The final section of Table 2 shows levels of comorbid disorders in childhood and adolescence. Youth in all the disruptive disorder groupings were at increased risk of emotional disorders (anxiety and depression) and substance disorder relative to the no ODD/CD group, but did not differ significantly from each other. Risk for ADHD was also elevated in all disorder groups. There was some evidence that risk was particularly high in the CD+ODD group relative to the CD group, but the CD+ODD comparison with ODD group was non-significant.

Early adult outcomes

Psychiatric outcomes at ages 19 and 21 years are shown in Table 3. ASPD symptoms showed stronger associations with a history of childhood and adolescent CD than with prior ODD. Both the CD and CD+ODD groups had significantly higher levels of ASPD symptoms than youth with no history of CD/ODD, and did not differ from each other. Youth on the ODD only pathway, by contrast, were not at significantly increased risk. Early adult substance disorder appeared more common in the CD and CD+ODD groups relative to the ODD only and no CD/ODD groups, although the only significant difference was between the CD+ODD and the no CD/ODD groups.

Table 3
Adult outcomes of pure CD, pure ODD and children who displayed both CD and ODD (CD+ODD)

In contrast, increased risk for anxiety disorders in early adulthood was confined to youth with a history of ODD. Both the ODD and ODD+CD groups were at significantly higher risk of anxiety than the no CD/ODD and CD only groups. Youth on the CD only pathway showed significantly lower rates of early adult anxiety disorders than those with no history of disruptive behavior problems. A somewhat similar pattern emerged for depression, although contrasts between the disordered groups were non-significant.

Symptom dimensions in ODD

In the final stage of the analyses we explored whether there were separable symptom dimensions within the ODD symptoms. In an exploratory factor analysis of ODD symptoms in the full sample at Wave 1, a two factor solution provided an acceptable fit to the data (RMSEA=.021). Computation of a three factor model failed, showing a negative estimated residual variance for the spiteful symptom which may indicate that too many factors had been specified. Factor loadings from the two factor model are shown in Table 4, following Promax rotation. The two factors correlated at .55, and high loading items were similar to the irritable and headstrong dimensions proposed by Stringaris and Goodman (2009b); the symptom of spitefulness loaded clearly on the headstrong factor in this solution.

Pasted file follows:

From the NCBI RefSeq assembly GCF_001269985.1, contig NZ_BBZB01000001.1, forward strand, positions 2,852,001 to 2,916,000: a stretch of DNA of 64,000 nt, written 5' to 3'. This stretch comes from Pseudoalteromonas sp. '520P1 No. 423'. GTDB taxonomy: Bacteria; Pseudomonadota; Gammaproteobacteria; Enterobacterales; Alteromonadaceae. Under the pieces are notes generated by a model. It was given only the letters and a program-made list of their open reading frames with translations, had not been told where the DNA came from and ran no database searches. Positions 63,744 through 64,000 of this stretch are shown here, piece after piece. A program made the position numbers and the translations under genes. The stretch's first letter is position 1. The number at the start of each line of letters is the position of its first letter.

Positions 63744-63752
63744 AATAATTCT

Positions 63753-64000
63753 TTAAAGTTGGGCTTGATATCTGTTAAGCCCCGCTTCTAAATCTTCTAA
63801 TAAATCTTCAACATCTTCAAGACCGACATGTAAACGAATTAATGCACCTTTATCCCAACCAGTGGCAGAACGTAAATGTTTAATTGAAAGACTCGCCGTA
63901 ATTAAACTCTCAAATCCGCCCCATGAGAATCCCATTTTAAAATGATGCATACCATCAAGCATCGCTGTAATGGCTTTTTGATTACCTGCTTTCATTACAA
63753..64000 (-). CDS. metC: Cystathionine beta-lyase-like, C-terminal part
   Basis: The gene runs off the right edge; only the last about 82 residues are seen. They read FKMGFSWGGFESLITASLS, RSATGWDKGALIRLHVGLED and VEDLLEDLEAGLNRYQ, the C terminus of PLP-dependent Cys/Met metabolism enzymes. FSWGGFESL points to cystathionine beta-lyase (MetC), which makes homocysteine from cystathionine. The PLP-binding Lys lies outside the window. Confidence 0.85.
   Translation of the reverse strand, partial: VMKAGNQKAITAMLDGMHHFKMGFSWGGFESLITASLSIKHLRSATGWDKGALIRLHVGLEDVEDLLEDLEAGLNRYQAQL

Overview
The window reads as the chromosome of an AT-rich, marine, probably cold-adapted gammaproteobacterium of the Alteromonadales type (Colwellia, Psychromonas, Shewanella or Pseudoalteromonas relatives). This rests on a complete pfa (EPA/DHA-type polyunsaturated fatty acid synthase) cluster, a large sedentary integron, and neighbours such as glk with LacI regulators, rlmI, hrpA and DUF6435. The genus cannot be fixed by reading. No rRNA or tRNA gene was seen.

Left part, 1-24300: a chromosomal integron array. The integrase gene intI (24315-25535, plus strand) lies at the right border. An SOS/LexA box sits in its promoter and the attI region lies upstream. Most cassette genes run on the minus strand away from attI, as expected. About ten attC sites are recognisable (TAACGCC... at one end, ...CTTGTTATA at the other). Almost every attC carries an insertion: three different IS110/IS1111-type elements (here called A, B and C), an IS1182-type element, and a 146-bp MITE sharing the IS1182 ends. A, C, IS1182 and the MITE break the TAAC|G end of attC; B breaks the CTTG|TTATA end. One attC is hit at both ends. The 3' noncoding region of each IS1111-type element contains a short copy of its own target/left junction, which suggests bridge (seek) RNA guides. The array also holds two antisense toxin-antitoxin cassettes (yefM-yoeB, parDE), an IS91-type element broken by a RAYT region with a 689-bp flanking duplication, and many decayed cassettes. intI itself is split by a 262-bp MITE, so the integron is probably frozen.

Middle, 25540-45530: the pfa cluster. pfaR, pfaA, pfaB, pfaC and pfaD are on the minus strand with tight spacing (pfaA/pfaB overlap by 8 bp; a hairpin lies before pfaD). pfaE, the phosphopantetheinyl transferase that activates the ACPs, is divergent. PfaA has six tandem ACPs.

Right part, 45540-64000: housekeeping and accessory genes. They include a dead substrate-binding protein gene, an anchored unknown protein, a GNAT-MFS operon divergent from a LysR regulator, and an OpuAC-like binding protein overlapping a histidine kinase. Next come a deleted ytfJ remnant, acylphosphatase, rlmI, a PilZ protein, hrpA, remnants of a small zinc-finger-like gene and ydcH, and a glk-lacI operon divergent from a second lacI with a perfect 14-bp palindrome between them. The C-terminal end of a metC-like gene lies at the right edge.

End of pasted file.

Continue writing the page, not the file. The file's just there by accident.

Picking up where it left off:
Table 4
Promax rotated factor loadings from an exploratory factor analysis of the ODD symptoms at wave 1.

We next examined whether pure cases of irritable and headstrong ODD could be identified within the DSM-IV diagnostic framework. The factor analysis identified 3 symptoms loading onto the irritability factor, and 5 symptoms loading onto the headstrong factor. Because DSM-IV criteria for ODD require 4 symptoms to be present, at least one headstrong symptom must be endorsed in all cases to reach the diagnostic threshold. Across the full 9-16 age-range, almost all cases that met ODD criteria also showed at least some level of irritability: only 3.3% had no irritability symptoms, 18.8% had one, 52.9% had two and 25.0% had three. These figures suggest few cases of ‘pure’ headstrong ODD exist within the DSM framework; most youth reaching the diagnostic threshold showed a mixed symptom pattern.

Given these findings, we took a dimensional approach to examine the predictive utility of the irritability/headstrong distinction. We summed items loading onto each factor at Wave 1 and examined the extent to which these two dimensions were differentially related to risk for behavioral and emotional disorders at subsequent childhood and adolescent study waves. Both symptom dimensions were standardized and age, sex and the Wave 1 level of the outcome variable were included as predictors.

Beginning with behavioral disorders, Table 5 shows the headstrong dimension significantly predicted later CD. Prediction from irritability fell only a little below significance, and there was no evidence that effects of the two dimensions differed. In further analyses we examined prediction to aggressive and non-aggressive CD symptom counts. An ordinal logistic regression model showed that the irritability (OR=1.3, 95% CI 1.1, 1.6; p=.01) and headstrong (OR=1.4, 95% CI: 1.2, 1.7; p<.001) dimensions predicted maximum aggressive CD symptom count over future observations. Non-aggressive CD symptoms were also predicted by headstrongness (OR=1.4, 95% CI: 1.2, 1.6; p<.001) while irritability (OR=1.2, 95% CI: 1.0, 1.5; p=.058) fell just below significance. Given the overlap in the confidence intervals, however, there was no convincing evidence of differential prediction of aggressive and non-aggressive CD symptoms.

Table 5
Prediction from a 1 SD increase in irritable and headstrong ODD symptom dimensions at wave 1 to later psychiatric outcomes up to age 16.